When working with others, it’s often easier to just keep your mouth shut and leave a situation than to confront something offensive they just said. But leaders don’t see it that way; they feel a compulsion to deal with it, right then or a short time later. There are legal ramifications and logistical aspects that one needs to deal with, but that’s not what this article will cover.

Here, I’ll cover the personal approach a leader can take with regard to seeing and dealing with biases in their team. It might feel like a “Let’s all just get along” sentiment at times, but in reality, that’s the ultimate goal – to get along in achieving some higher vision.

How it can be a problem

Unless you’ve been living off the grid, you’ve noticed the topic of news stories to infiltrate your conversations and social media newsfeeds. As a leader, you have your own opinions and they are important to the mission statement of your organization. When dealing with your team, however, opinions are often formed privately over-time and can be displayed publicly in an instant. Even though these opinions may have nothing to do with your team’s goals, each individual has underlying biases that affect how they see other team members. These biases can completely derail progress and provide a space for other biases to grow and perpetuate.

Let’s be honest with ourselves: Most people don’t like admitting they’re wrong. There’s an opportunity to either duck responsibility or wholly own it whenever something goes awry. Self-serving bias, and a lack of awareness of it, drives people to accept awards for doing something special and hide in the shadows when their actions cause mayhem. What percentage of companies give to charity without creating a PR campaign announcing it, and what percentage of criminals turn themselves in for their crimes – spoiler: both are low.

Being around people who look, think, and act like you creates a situation wherein a single instance of diversity can be easily singled out. Cognitive dissonance gives people pause, but it’s also mentally stressful, when dealing with opposing ideas. People prefer their biases – so acknowledging something that disagrees with what they believe is not a natural inclination. When teams lack diversity, it’s easier for people to fall deeper into their own rabbit hole; when these individuals’ stereotypes or biases are activated, it’s near impossible to neutralize them.

Promoting Mindfulness of Biases

I’ve painted a fairly bleak picture here, as humans being these irredeemable creatures who are just going to be the way they are. But despite the countless conflicts throughout history, there is hope when dealing with bias. First, take the mindset that people are dynamic and can change over time. Treating people as though they are unchangeable will probably lead to them being just that. A key part of this mindset is that it will take time, but it can happen. From a leader’s perspective, you are exhibiting the behavior that represents the mindset you want to instill in your team. While you have more control when forming new teams, don’t expect existing teams to simply dissolve their biases because you made them aware of the concept. Rome wasn’t built in a day, neither were biases.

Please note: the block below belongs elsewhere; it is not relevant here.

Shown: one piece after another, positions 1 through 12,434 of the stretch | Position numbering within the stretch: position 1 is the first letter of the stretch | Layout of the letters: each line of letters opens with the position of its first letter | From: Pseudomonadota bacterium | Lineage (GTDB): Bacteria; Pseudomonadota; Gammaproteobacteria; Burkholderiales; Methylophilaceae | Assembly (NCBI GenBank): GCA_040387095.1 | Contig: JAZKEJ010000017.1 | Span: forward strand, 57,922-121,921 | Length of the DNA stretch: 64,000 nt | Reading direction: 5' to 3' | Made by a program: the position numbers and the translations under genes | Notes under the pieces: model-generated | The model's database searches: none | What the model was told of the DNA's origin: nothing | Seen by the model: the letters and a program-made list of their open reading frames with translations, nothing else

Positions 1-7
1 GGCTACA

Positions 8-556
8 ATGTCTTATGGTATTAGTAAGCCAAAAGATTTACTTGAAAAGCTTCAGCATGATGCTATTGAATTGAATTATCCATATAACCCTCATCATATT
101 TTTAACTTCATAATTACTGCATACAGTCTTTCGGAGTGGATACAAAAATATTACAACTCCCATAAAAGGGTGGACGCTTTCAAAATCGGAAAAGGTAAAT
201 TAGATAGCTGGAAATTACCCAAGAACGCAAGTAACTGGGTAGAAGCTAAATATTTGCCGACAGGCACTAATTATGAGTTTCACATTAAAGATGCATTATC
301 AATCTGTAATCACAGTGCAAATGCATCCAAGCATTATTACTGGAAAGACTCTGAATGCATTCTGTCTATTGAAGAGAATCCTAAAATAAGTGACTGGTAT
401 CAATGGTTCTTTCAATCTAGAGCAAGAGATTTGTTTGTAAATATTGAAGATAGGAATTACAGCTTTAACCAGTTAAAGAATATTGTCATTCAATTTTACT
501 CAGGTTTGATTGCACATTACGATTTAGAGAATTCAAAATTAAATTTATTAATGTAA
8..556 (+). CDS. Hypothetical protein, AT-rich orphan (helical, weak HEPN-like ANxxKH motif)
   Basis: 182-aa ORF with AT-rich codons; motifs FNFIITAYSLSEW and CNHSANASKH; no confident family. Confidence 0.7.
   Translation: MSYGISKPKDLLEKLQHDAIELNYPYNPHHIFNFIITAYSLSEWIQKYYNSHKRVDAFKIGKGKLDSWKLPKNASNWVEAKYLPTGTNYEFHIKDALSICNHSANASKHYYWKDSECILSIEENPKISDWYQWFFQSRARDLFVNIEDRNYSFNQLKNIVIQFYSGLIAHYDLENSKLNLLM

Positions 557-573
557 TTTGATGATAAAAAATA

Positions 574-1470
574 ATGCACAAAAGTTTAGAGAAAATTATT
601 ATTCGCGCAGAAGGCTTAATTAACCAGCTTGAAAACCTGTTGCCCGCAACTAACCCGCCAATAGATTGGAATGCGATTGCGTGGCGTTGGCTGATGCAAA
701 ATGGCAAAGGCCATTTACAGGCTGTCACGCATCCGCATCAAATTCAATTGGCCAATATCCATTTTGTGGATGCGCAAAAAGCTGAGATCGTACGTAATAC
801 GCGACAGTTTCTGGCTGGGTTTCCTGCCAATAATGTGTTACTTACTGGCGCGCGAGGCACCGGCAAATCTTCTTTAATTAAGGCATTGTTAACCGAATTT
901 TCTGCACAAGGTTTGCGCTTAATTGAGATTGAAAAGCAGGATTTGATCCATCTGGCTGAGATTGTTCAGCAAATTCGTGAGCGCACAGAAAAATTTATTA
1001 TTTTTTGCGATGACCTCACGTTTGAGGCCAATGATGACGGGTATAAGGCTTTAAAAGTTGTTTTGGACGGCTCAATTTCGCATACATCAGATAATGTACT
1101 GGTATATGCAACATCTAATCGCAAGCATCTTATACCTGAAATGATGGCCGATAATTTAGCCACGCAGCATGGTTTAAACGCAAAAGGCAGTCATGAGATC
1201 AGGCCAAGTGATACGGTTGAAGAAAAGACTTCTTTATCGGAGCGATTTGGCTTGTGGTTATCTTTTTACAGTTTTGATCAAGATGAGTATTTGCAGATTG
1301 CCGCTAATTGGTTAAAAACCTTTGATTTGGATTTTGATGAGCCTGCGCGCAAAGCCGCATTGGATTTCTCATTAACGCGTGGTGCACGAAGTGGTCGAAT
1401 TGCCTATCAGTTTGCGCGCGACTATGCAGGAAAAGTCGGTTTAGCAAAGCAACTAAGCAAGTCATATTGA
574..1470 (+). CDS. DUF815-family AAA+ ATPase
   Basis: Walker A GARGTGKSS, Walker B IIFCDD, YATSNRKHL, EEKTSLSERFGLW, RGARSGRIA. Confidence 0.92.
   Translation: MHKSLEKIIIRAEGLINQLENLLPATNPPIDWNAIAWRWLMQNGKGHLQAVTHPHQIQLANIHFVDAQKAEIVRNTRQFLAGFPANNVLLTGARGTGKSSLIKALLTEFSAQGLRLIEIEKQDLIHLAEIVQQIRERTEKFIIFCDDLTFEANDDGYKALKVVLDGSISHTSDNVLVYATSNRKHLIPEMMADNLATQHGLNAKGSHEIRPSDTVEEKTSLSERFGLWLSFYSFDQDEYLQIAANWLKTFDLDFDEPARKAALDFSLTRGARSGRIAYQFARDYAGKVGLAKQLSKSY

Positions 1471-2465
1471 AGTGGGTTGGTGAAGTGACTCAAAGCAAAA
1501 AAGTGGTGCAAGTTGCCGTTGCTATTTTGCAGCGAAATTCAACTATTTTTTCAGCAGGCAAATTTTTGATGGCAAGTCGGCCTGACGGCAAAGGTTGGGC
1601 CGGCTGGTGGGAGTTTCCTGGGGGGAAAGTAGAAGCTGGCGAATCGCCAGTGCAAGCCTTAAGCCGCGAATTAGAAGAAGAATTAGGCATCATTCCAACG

If you are able to add diversity to the team, that’s great – but in many cases, it can be a half-measure. It’s necessary to promote social interaction to create shared experiences. When people are invested in other’s personal goals, they can set aside bias much more easily. When dealing with an existing team, look for the abundant similarities in your group’s makeup, then try to find people who don’t match that and would provide valuable insight to group’s blind spots. In teams that have yet to be formed, you have the opportunity to include varying backgrounds, cultures, and educations so that the exposure is represented from the outset.

Further, we can inhibit bias, however briefly, by approaching the behavior instead of the attitude. This is to say, people need to form a habit of skills that generate support for marginalized groups. Our biases are difficult to simply “get rid of” by acknowledging them because often they are nonconscious (i.e. You don’t know you have them). Well-developed training programs will use multiple methods to increase effectiveness in individuals with varying personality traits and levels of emotional intelligence. It’s important to remember that people formed their biases over years; a couple of training programs aren’t going to “fix” people; you need to give people to space to improve. What you can do is look for the motivation to improve that these individuals display to assess their commitment.

Sometimes it’s best to part ways. This isn’t to say that there are people who will never change; rather that there are people who are not willing to change right now. As referenced at the beginning, I’m not covering the legal or logistical portions of bias, stereotype, or diversity management. It is always a recommendation to consult professionals when you need to part ways – but rest assured – you need to part ways with those who will not change for your organization’s success. Growth does not have negotiable integrity.

 

Trying to meddle in people’s implicit feelings towards others can be extremely troublesome, especially if you don’t have a background in social psychology. When it comes to bias, our goals are not to control them, but to accommodate and map a new course for them. It’s imperative to look for motivated individuals, committed to the vision, not themselves. This will help filter out those who are more committed their own reality rather than the reality of what could be, which is invariably the world where effective leaders must live.

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